Joe Merideth's comment about going with one's "gut feeling" is something he, B.J. Crawford, and I have discussed at lunch many a time. My "gut feeling", was to hunt this down... in hopes it would relate. Thanks j-dog :)
"The ceramics teacher announced on opening day that he was dividing the class into two groups. All those on the left side of the studio, he said, would be graded solely on the quantity of worked they produced, all those on the right solely on the quality. His procedure was simple: on the final day of class he would bring in his bathroom scales and weigh the work of the "quantity" group: fifty pounds of pots rated an "A", forty pounds a "B", and so on. Those being graded on "quality", however, needed to produced only one pot- albeit a perfect one - to get an "A". Well, came grading time and a curious fact emerged: the works of the highest quality were all produced by the group being graded for quantity. It seems that while the "quantity" group was busily churning out piles of work - and learning from their mistakes - the "quality" group had sat theorizing about perfection, and in the end had little more to show for their efforts than grandiose theories and a pile of dead clay."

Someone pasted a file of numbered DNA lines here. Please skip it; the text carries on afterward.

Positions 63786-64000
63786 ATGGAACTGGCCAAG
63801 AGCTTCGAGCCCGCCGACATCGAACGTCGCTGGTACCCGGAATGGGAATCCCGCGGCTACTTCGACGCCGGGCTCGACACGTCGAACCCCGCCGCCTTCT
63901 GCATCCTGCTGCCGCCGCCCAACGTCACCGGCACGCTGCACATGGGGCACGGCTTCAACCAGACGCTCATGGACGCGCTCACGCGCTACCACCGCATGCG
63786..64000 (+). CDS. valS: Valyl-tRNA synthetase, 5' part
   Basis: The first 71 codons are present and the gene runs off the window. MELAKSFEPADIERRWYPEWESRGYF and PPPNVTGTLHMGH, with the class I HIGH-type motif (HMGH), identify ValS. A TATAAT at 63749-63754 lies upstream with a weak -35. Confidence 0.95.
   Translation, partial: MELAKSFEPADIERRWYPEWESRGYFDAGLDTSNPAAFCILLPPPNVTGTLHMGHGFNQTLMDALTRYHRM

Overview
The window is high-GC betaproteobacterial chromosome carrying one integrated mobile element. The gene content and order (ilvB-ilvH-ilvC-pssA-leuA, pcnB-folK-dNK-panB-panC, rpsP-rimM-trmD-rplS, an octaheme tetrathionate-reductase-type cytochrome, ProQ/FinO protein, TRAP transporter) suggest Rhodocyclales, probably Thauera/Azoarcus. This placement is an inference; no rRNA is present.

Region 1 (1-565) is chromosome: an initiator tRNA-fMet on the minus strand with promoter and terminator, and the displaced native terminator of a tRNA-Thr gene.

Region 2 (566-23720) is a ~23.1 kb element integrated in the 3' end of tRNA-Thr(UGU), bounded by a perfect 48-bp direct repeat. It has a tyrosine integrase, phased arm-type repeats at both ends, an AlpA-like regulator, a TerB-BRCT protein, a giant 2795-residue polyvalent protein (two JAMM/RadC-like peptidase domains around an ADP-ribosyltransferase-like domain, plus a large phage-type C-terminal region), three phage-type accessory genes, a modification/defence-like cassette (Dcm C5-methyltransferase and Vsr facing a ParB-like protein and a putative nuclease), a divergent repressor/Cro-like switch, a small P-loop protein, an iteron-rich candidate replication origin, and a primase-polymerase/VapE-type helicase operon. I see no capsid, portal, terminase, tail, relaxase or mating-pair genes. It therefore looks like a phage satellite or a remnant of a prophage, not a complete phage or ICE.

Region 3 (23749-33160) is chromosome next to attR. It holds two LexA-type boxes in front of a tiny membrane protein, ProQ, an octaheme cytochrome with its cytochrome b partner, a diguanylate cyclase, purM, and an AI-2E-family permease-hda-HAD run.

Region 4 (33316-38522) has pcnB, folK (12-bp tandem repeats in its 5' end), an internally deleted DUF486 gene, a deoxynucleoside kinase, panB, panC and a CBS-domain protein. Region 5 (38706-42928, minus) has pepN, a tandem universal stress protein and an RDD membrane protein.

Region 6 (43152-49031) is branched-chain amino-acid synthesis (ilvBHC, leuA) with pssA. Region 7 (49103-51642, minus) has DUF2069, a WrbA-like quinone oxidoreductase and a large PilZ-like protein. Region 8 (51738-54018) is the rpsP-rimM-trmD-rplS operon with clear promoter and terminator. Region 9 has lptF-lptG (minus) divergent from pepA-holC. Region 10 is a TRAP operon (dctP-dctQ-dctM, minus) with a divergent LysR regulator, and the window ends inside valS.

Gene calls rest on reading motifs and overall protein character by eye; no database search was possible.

"If you think good work is somehow synonymous with perfect work, you are headed for big trouble. Art is human; error is human; ergo, art is error. Inevitably, your work (like, uh, the preceding syllogism...) will be flawed. Why? Because you're a human being, and only human beings, warts and all, make art. Without warts it is not clear what you would be, but clearly you wouldn't be one of us."
David Bayles and Ted Orland, pg. 29 Art & Fear
With that said, I'm going to issue a wee-challenge (or an "idea", if you prefer) to my blog buds on Friday.... :)
Also, I need to do some major link-age updates this weekend to spread the diddle love......